So, for those of you who are still on the fence about whether the standard, textbook explanations of the IDH are zombie ideas: How would you answer Clever Student’s questions?
Note that you can’t answer Clever Student’s questions by claiming that the IDH actually has to do with competition-colonization trade-offs, or trade-offs between disturbance tolerance and competitive ability, or successional niches, or the storage effect, or other factors not mentioned by the Professor in his opening lines. Yes, those other factors are relevant to thinking about the effects of disturbance on coexistence. They’re also irrelevant here, because the way in which the Professor explains the IDH is the standard explanation that actually appears in numerous textbooks, and in the Introduction sections of many, many papers. If you think the way to answer Clever Student’s questions is to redefine the IDH by dropping both of the Professor’s assumptions and explaining the effects of disturbance completely differently, then you’re admitting that the standard, textbook understanding of the IDH is 100% wrong. Which I suggest ought to bother you as much as it bothers me. Yes, textbook explanations have to simplify and gloss over technical details–but surely not the point of inviting the sorts of questions Clever Student asks!
Note as well that Clever Student is very alert to attempts to change the question, which the Professor tries and fails to do several times. Note as well that all those attempts to change the question were actually tried by commenters on my original zombie ideas post, or folks who’ve corresponded with me privately. The Professor in this post is just trying to answer Clever Student’s questions the way commenters and correspondents have tried to respond to my original post. The Professor here is no straw man.
If you’re tempted to respond by arguing that Clever Student’s questions are somehow ambiguous or otherwise flawed, please be aware that Clever Student’s questions can be put much more rigorously and precisely. In particular, I would discourage you from trying to argue that “students exchanging money is nothing like species competing for resources”, unless you’re prepared to explain why the analogy is a bad one. Because in every relevant respect, the analogy is perfectly consistent with the Professor’s second assumption. So if you think the monetary exchange analogy is a bad analogy to the IDH, then what you actually think is that the standard, textbook explanation of the IDH is a bad explanation.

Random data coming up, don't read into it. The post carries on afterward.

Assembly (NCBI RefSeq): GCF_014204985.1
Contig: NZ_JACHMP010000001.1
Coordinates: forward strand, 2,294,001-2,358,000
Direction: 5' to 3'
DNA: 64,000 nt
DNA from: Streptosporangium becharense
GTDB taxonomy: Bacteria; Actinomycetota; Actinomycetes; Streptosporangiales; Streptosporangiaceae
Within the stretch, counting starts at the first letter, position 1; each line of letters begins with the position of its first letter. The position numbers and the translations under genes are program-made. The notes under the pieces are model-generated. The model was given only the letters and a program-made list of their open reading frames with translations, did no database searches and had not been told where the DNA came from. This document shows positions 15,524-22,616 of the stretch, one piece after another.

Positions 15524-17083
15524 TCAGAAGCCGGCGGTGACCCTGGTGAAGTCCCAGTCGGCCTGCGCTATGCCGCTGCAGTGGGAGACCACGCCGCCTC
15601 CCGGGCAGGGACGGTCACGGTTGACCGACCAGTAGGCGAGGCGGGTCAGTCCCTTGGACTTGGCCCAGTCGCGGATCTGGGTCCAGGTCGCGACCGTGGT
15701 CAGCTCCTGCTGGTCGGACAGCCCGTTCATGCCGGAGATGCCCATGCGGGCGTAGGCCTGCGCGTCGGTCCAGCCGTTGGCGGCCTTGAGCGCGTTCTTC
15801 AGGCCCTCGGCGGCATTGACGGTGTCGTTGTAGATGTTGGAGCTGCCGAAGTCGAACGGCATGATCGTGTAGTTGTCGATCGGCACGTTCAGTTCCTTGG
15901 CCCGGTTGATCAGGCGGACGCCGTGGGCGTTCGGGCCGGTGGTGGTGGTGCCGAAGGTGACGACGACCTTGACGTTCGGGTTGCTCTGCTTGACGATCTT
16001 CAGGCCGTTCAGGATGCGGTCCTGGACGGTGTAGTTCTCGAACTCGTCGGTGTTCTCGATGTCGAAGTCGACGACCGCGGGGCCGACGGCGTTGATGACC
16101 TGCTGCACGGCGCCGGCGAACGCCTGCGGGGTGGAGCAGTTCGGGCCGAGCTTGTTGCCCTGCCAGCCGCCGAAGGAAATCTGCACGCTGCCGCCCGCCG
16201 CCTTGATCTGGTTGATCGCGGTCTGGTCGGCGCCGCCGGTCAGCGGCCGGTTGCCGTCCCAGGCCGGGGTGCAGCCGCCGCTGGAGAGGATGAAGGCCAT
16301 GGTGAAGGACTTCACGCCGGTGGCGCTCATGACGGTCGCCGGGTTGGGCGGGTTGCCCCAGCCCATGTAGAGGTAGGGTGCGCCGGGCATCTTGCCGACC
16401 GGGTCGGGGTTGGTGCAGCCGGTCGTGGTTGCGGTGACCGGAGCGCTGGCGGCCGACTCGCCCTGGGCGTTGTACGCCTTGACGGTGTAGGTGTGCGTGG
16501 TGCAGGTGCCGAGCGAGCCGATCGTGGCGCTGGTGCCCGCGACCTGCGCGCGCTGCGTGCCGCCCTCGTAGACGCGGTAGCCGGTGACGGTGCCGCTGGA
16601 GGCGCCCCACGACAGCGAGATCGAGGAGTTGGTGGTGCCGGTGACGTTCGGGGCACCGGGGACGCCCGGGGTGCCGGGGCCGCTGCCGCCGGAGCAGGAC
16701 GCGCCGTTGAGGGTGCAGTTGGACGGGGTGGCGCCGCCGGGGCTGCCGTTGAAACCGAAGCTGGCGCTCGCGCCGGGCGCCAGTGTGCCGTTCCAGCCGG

The Professor here is not an unreasonable or ignorant person. He’s smart, and he’s doing his best to answer Clever Student’s questions. But those answers just don’t cut it. Hence my curiosity whether any readers can come up with better answers. Our students–real students, not Clever Student–deserve no less.
Of course, I think Clever Student’s questions don’t have good answers. I think the only legitimate response to those questions is to stop teaching the Professor’s zombie ideas in the first place.**
*These lines of the Professor’s dialogue are an abridged quote from p. 740 of the second edition of Begon, Harper, and Townsend’s textbook Ecology: Individuals, Populations, and Communities. My abridgements are minor and do not alter the meaning of the passage.
**I wonder if anyone will try to argue for “teaching the controversy”–teaching both standard ideas about the IDH, and counterarguments. Personally, I think that’s about as good an idea as “teaching the controversy” between evolution and creationism. Remember, this isn’t a controversy between alternative logically-valid claims, which simply make different assumptions about how the world works, and which we can decide between by conducting an appropriate experiment. It’s a controversy about the logical validity of one set of claims. There are scientific controversies which can be usefully taught in science classes. But this isn’t that kind of controversy.